Popular Mechanics features the “Ten Worst Disasters of the Century,” showing how Americans fought back after natural disasters in — roughly — the 20th century.

It’s an odd century used — it leaves out the Galveston, Texas, hurricane disaster of 1900, but it includes Hurricane Katrina in 2005 (maybe it would more accurately be titled “disasters of the last 100 years”). The list is limited to natural disasters, so the Texas City harbor disaster of 1947 isn’t even considered, and the New London, Texas, school explosion doesn’t make the list. Those are quibbles; Texas teachers, and others, can supplement the list to accommodate other local, national and man-made disasters.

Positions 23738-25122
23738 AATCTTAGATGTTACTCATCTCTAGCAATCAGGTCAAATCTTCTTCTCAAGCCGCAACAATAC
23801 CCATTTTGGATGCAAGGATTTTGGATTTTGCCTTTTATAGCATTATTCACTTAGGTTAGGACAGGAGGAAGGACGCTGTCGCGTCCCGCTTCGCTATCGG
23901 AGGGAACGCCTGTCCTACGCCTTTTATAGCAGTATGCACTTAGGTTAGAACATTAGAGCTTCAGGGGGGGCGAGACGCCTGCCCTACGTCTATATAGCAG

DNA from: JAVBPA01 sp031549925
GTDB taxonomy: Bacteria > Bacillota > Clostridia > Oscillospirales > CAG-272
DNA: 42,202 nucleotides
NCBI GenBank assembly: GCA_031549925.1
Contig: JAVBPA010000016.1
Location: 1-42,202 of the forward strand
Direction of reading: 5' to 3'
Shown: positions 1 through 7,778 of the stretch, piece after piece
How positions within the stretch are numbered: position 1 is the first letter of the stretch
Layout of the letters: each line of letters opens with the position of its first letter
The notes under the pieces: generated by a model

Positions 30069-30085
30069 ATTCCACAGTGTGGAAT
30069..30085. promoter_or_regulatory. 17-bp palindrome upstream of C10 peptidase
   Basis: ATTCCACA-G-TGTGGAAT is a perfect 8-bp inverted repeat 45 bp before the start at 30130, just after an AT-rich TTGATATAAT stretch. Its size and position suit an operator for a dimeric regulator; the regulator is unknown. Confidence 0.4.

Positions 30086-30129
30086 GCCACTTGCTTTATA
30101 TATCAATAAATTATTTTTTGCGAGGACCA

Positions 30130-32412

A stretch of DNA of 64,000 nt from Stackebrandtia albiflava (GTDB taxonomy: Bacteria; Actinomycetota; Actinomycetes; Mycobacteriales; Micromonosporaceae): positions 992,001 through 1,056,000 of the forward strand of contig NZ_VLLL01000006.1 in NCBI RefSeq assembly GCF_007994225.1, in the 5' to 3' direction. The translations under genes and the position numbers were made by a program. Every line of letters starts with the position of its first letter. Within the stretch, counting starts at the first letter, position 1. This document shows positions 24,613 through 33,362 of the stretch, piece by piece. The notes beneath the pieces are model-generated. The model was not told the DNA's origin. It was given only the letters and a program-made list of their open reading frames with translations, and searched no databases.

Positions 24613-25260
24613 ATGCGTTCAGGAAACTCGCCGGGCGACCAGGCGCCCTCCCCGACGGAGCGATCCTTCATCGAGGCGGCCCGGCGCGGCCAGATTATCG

The Dust Bowl, which I would argue was greater than any of the other disasters listed, is also left off — too long a disaster?

The Popular Mechanics list is still a treasure trove for geography and history teachers. You might want to go out today to find the magazine at a newsstand, and pick up a copy or two. Throughout this post I sprinkled several links to the website of Popular Mechanics.

Here is the Popular Mechanics list of top 10 natural disasters, in chronological order:

1. 1906 San Francisco Earthquake

2. The Big Burn of 1910

3. 1918 Spanish Flu Epidemic

4. Tri-state tornado of 1925 (one tornado across Missouri, southern Illinois and Indiana)

5. The New England Hurricane of 1938

6. The Great Alaskan Earthquake and Tsunami of 1964

7. 1974 Super Tornado Outbreak

8. Mt. St. Helens Eruption, 1980

9. 1993 Storm of the Century (snow)

10. Hurricane Katrina, 2005